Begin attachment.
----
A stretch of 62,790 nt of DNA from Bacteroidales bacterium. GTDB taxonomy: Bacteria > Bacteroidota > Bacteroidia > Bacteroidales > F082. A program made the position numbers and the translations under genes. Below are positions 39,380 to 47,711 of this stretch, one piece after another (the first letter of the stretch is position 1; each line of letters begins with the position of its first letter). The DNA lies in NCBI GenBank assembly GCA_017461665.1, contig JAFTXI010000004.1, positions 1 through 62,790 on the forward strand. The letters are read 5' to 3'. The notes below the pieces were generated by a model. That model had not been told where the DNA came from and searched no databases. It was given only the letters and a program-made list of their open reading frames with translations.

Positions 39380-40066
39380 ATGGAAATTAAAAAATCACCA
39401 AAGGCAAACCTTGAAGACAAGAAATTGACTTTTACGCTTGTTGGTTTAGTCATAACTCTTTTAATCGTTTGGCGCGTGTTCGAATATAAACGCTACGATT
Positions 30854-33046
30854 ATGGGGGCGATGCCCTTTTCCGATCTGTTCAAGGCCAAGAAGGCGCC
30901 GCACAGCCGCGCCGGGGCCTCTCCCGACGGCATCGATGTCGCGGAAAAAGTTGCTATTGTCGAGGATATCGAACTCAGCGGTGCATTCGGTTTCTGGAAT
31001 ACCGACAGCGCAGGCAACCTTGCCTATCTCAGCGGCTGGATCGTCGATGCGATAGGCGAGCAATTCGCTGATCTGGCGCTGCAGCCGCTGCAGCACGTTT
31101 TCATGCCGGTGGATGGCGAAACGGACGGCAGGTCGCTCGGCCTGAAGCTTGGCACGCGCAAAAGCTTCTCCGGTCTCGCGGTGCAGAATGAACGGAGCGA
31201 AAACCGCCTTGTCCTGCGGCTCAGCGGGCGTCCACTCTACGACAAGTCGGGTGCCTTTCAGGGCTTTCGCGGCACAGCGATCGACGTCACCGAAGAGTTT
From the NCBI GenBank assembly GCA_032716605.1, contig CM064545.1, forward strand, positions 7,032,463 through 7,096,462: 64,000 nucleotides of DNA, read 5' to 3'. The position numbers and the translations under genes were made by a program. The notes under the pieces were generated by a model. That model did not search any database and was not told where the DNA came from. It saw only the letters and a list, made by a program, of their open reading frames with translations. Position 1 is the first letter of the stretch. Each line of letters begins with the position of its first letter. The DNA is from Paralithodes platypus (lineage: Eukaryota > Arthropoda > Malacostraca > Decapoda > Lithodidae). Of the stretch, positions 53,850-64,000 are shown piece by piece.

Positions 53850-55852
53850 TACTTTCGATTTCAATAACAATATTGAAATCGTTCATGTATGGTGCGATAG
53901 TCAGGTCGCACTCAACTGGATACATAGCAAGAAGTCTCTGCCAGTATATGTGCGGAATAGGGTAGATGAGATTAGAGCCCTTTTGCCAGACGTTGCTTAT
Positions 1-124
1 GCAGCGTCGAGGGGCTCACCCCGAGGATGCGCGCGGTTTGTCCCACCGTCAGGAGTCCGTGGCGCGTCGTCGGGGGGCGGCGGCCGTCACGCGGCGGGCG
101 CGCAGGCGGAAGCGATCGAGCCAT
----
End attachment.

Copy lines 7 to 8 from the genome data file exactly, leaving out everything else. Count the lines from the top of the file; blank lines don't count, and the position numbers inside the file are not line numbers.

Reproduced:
30901 GCACAGCCGCGCCGGGGCCTCTCCCGACGGCATCGATGTCGCGGAAAAAGTTGCTATTGTCGAGGATATCGAACTCAGCGGTGCATTCGGTTTCTGGAAT
31001 ACCGACAGCGCAGGCAACCTTGCCTATCTCAGCGGCTGGATCGTCGATGCGATAGGCGAGCAATTCGCTGATCTGGCGCTGCAGCCGCTGCAGCACGTTT